THE MATTHEWS GALLERY: Arc of Art History

"Stride", Jamie Chase, Matthews Gallery
“Stride”

When Santa Fe visitors step into the Matthews Gallery, they often mention that something feels different. Our gallery location is in a historic adobe on Canyon road just like many of the other galleries so we have a hunch that the novelty they’re sensing is our devotion to carefully curating every wall of our gallery.

We show work from the 19th, 20th and 21st centuries. Our curatorial direction is to exhibit a variety of work from these eras that relate to the artistic development from impressionism to contemporary art. Here are some of the names that you won’t see anywhere else on Canyon Road—or even elsewhere in Santa Fe:

Head of Baby with Finger in Mouth, Mary Cassatt, Matthews Gallery
“Head of Baby with Finger in Mouth”, Mary Cassatt

Mary Cassatt (1844-1926) ~ The American painter and printmaker was refused entry to the Ecole des Beaux-Arts, so she studied the masters on her own at the Louvre. She would become a master herself, named one of “les trois grandes dames” of Impressionism by Gustave Geffroy.

"Les Saltimbanque", Pablo Picasso, Matthews Gallery
“Les Saltimbanque” by Pablo Picasso

Pablo Picasso (1881-1973) ~ Several works by the most influential artist of the 20th century have passed through the Matthews Gallery. Our most notable current work by Picasso is “Les Saltimbanque”. The drypoint etching the artist created as a teenager shows the harlequin, a personal symbol that would recur in his work throughout his career.

"Composition aux deux Personnages", Fernand Leger, Matthews Gallery
“Composition aux deux Personnages” by Fernand Leger

Fernand Leger (1881-1955) ~ The painter, sculptor and filmmaker’s lithograph “Composition aux deux Personnages” marked a shift in his oeuvre from Cubism to bold figurative works that would later identify him as a forerunner of Pop Art. As is the fate of all art movements, Picasso and Braque’s Cubism were irrevocably fractured.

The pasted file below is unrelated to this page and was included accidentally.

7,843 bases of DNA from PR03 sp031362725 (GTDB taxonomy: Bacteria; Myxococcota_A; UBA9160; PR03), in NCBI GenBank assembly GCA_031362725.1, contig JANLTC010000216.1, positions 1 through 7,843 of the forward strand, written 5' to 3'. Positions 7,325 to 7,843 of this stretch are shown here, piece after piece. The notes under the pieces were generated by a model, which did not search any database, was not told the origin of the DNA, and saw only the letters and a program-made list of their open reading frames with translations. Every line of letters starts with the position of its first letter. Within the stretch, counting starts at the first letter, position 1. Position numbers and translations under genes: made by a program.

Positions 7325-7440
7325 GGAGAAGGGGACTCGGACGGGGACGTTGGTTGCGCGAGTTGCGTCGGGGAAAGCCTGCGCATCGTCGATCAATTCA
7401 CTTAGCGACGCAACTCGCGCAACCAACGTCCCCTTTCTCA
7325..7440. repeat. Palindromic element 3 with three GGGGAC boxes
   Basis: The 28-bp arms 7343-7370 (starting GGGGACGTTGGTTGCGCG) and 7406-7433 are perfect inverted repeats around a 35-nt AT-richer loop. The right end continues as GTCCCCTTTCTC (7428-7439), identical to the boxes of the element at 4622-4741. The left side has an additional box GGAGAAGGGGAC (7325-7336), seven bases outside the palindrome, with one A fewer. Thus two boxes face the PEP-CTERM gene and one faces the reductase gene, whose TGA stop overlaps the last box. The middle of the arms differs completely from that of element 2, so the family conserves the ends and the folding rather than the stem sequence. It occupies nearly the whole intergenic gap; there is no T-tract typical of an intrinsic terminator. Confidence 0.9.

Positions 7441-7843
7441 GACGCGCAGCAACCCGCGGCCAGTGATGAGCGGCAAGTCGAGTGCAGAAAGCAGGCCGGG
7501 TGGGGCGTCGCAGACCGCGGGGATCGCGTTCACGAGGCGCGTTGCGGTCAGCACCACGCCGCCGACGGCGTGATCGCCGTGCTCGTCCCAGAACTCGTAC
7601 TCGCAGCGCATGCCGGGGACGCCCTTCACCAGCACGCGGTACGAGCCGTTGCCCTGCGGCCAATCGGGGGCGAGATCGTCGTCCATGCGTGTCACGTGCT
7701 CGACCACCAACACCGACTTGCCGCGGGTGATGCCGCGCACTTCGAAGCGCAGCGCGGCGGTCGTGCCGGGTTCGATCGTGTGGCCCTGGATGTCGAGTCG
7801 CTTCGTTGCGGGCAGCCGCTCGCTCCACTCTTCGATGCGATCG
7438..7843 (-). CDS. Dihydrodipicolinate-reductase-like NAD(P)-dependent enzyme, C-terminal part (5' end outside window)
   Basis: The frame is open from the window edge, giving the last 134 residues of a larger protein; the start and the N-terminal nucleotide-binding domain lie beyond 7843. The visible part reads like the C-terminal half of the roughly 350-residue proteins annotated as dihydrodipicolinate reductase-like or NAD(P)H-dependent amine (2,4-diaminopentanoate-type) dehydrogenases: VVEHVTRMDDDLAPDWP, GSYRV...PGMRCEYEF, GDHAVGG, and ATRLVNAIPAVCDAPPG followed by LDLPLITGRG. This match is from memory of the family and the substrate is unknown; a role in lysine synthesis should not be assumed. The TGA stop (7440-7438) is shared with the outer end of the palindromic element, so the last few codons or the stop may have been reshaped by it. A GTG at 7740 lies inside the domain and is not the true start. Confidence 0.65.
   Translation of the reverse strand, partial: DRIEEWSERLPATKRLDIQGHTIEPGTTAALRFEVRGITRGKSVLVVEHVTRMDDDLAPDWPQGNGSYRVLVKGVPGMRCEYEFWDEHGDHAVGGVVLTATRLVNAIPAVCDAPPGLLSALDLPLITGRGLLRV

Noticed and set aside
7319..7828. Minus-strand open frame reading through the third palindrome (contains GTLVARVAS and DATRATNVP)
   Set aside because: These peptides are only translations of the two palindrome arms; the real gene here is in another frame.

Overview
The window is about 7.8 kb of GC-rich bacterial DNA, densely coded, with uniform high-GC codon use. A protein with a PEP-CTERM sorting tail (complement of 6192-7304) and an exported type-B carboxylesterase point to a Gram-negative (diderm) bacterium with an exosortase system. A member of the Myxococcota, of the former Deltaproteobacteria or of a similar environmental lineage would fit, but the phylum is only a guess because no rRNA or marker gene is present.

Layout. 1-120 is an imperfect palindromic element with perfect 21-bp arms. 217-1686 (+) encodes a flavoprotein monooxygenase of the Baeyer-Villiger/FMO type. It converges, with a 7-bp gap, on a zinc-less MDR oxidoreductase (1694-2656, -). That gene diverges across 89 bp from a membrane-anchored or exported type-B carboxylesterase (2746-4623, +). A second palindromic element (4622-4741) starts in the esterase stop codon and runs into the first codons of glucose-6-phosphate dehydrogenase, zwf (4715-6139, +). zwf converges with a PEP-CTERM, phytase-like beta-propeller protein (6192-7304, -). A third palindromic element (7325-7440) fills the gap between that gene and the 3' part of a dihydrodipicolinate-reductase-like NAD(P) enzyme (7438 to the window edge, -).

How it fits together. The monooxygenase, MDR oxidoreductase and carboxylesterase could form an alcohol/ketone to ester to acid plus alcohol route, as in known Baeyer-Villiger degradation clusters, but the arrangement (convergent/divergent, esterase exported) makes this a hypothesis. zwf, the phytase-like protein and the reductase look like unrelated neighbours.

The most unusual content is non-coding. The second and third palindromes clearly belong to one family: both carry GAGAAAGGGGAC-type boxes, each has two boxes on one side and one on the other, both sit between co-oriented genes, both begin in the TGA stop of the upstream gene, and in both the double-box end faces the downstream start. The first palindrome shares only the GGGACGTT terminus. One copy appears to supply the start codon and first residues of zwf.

"Blue Nude", Harold Frank, Matthews Gallery
“Blue Nude” by Harold Frank

Harold Frank (1917-1995) ~ Born in Southampton, England, Frank’s family moved to New York when he was a child. You can see influences from both shores in his colorful canvases that take cues from modernism and abstract expressionism.

"Alic", Enrique Echeverria, Matthews Gallery
“Alic” by Enrique Echeverria

Enrique Echeverria (1923-1972) ~ Echeverria and his contemporaries brought the ideas of modern European art movements to Mexico and subverted the traditional figurative painting style. They became known as the Generacion de la Ruptura, the Rupture Generation.

"Avian Keepers", Robert W. Hinds, Matthews Gallery
“Avian Keepers” by Robert W. Hinds

Robert W. Hinds (1924- present) ~ This World War II veteran was born a year after Echeverria. He had a successful graphics career for years before moving to Europe to study casting techniques in Italy and Bologna. Now he produces figurative bronze sculptures that are collected throughout the world.

"Untitled Grey Nude on Orange", Jamie Chase, Matthews Gallery
“Untitled Grey Nude on Orange” by Jamie Chase

Jamie Chase (1954- present) ~ The painter and graphic novelist was born in California, and traveled to Europe to educate himself on the work of the masters. He moved to Santa Fe in 1980, where he’s now known for his non-objective paintings, abstract landscapes and abstracted figurative paintings.

Browse all of the artists we represent here, and follow our Facebook and Twitter accounts for updates on their work. 

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STATE OF THE ART: A Survey of New Mexico Artists

The very first artists who came to work in New Mexico found themselves on a harsh frontier. Harold Elderkin and his wife moved to Santa Fe in 1886 to run a gallery and teach painting lessons, but left for El Paso two years later. An artist named George Stanley tried the same thing in 1897 and failed even faster.